People are interesting. That may be the blandest statement I’ve ever made on this blog. I thought about starting with “people are unbelievable,” but that doesn’t quite capture the sentiment I’m trying to express. They say and do things that make me shake my head – or bang it against the wall – but I expect that of my fellow humans*. So it’s totally believable. But I still find the way people think and express themselves fascinating, especially when it comes to how they approach their health.
Someone must have recently posted my very first piece, It’s Not Your Thyroid, to Facebook. For several days my site traffic shot up dramatically, with a thousand people or more each day reading that piece. One commenter left a link to a Huffington Post article called Medicine Has A Sexism Problem, And It’s Making Women Sicker. In the nuanced discussion that follo – oh, wait, that didn’t happen. The entire comment was simply that link. Though there was no accompanying explanatory statement, I’m a decent surmiser. At one end of the possibility spectrum, the commenter could be implying if a male physician declines to validate a female patient’s incorrect belief, it’s sexism. At the other end of the spectrum, I suppose she could simply be highlighting a topic she felt was germane to the discussion.
I realize I’m about to embark on a drive down a road besieged with potholes and IEDs (improvised explosive devices, not to be confused with IUDs), but I typically roll in a reinforced Humvee, so let’s get it on. First, the Huff Post sexism article makes some good points. The author also makes some assertions I found overstated, but I’m not interested in critiquing her post here. Overall, I thought her article was thought-provoking and added something useful to the conversation about women’s health and how the medical system doesn’t always do a great job addressing it.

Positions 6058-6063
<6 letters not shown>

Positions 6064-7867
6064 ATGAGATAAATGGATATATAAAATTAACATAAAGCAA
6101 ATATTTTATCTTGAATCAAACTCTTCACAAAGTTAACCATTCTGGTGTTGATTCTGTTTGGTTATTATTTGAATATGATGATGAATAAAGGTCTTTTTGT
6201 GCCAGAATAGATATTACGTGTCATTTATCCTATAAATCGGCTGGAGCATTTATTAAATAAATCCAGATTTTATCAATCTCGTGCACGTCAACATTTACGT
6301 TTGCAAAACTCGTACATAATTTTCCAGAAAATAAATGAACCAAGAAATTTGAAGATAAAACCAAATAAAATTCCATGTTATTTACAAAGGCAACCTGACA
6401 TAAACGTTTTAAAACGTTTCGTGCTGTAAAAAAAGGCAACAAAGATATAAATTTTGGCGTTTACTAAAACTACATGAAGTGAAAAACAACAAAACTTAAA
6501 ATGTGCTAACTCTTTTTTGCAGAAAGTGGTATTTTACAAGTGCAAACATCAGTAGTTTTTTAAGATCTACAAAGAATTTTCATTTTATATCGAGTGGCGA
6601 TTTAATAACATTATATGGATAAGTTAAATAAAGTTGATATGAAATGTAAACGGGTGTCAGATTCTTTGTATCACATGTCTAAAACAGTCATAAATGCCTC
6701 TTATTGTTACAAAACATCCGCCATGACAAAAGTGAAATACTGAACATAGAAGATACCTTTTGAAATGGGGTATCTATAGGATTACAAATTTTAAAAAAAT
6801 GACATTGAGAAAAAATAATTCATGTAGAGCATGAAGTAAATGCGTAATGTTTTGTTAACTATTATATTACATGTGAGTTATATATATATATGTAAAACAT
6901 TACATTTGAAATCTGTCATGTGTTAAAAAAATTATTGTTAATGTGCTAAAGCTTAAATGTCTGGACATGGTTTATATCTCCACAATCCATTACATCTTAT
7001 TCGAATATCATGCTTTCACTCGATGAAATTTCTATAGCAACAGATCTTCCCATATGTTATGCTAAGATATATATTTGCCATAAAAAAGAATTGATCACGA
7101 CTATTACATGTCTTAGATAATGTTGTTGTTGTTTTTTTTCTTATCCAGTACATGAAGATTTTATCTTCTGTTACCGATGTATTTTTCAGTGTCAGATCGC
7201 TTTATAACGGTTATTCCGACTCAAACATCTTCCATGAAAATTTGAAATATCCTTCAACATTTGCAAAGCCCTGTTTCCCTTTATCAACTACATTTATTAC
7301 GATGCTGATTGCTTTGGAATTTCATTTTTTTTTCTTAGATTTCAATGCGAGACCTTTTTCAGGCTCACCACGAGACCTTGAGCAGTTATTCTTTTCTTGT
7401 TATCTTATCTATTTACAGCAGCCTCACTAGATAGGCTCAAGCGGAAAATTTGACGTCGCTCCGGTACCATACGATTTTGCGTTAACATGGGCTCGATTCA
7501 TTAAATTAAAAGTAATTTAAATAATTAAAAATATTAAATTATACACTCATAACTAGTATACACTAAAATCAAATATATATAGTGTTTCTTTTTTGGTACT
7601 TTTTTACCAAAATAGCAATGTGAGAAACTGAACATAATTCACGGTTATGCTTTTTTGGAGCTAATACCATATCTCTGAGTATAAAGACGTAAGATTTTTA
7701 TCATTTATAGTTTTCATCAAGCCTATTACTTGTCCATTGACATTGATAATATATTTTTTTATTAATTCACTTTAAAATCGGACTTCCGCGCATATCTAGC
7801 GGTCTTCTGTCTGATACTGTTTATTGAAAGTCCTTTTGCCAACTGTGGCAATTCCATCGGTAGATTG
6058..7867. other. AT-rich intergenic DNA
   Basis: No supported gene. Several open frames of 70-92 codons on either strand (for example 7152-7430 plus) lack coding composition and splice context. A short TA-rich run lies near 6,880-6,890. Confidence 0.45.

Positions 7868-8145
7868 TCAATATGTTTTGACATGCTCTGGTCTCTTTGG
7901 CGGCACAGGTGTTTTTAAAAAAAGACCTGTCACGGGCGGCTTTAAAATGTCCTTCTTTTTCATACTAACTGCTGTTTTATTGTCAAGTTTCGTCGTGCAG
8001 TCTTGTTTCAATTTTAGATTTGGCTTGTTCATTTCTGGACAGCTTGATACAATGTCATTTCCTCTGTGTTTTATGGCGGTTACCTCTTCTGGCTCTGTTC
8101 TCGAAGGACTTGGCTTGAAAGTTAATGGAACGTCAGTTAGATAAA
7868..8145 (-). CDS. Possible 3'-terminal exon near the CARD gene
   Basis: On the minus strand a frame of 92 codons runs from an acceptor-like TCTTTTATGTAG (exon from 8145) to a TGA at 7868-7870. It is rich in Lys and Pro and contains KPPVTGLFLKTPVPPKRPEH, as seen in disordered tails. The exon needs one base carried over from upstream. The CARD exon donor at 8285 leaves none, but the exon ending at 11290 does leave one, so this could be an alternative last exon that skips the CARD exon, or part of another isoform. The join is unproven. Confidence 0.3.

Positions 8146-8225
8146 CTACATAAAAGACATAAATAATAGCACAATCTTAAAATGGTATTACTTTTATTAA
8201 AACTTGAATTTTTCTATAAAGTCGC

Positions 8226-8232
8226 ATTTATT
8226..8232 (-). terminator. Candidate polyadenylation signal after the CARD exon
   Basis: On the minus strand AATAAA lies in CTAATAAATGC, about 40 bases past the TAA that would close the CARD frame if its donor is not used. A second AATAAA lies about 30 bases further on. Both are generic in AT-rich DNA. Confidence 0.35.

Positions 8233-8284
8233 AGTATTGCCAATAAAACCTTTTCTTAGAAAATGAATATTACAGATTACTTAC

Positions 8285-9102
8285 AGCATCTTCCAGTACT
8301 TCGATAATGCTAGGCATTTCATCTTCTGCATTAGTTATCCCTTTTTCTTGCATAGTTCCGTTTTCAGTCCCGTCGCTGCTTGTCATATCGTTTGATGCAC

My beef obviously isn’t with the author – it’s with anyone who attributes an Endocrinologist’s opinion they don’t want to hear to sexism. Cultivating such knee-jerk dismissal of doctors’ advice does women a great disservice. It reinforces the garbage that litters thyroid blogs and forums – the nonsense that claims all persistent symptoms must be due to the thyroid problem that your doctor either refuses to diagnose or refuses to treat appropriately.
The reason I feel the need to loudly counter the sexism argument is because it has the potential to be extraordinarily effective – even when it doesn’t have merit. It’s one thing to debate someone who endorses the naturopathic/magical approach to thyroid care; it’s another animal entirely to confront someone who goes nuclear with the highly-charged claim of “sexism.” In today’s sociopolitical climate, it is not ok to be a sexist. Of course, it has never been ok to be a sexist, but society’s tolerance for sexism has rightly plummeted. So when sexism is invoked, it’s the equivalent of a mic-drop. We typically have an immediate visceral reaction. At that point, we are so primed to hate the accused and everything for which he stands, that any reasonable discourse becomes impossible.
Can we pause for a moment and do a quick reality check? There are implicit biases that may infect everyone in society. It’s unavoidable that people – even doctors – will be influenced by these biases and make problematic decisions because of them. The best way to mitigate the influence of our ingrained biases is to be aware of them.
So, is there sexism in medicine? Yes. Do women disproportionately get labeled as hysterical? Yes. Does the medical profession need to do a better job addressing women’s health? Yes. If the application of an evidence-based approach to thyroid care fails to identify the thyroid as the cause of a woman’s symptoms, should the doctor’s conclusions be dismissed because he’s the product of a sexist society? I think you know my answer to that. My point is that we need to wield our most powerful weapons responsibly, and that includes keeping the argument about what constitutes a thyroid problem honest.
*Marcus Aurelius, one of the most successful leaders in the history of the world, had the following to say:
When you wake up in the morning, tell yourself: the people I deal with today will be meddling, ungrateful, arrogant, dishonest, jealous and surly. They are like this because they can’t tell good from evil. But I have seen the beauty of good, and the ugliness of evil, and have recognized that the wrongdoer has a nature related to my own – not of the same blood and birth, but the same mind, and possessing a share of the divine. And so none of them can hurt me. No one can implicate me in ugliness. Nor can I feel angry at my relative, or hate him. We were born to work together like feet, hands and eyes, like the two rows of teeth, upper and lower. To obstruct each other is unnatural. To feel anger at someone, to turn your back on him: these are unnatural.
It’s time to let me know your thoughts. I know that many of you have had poor interactions with doctors; do you think that sexism is part of the problem? If you are a doctor, think hard about this one: can you remember an instance in which your approach may have been colored by sexism? Comment below!
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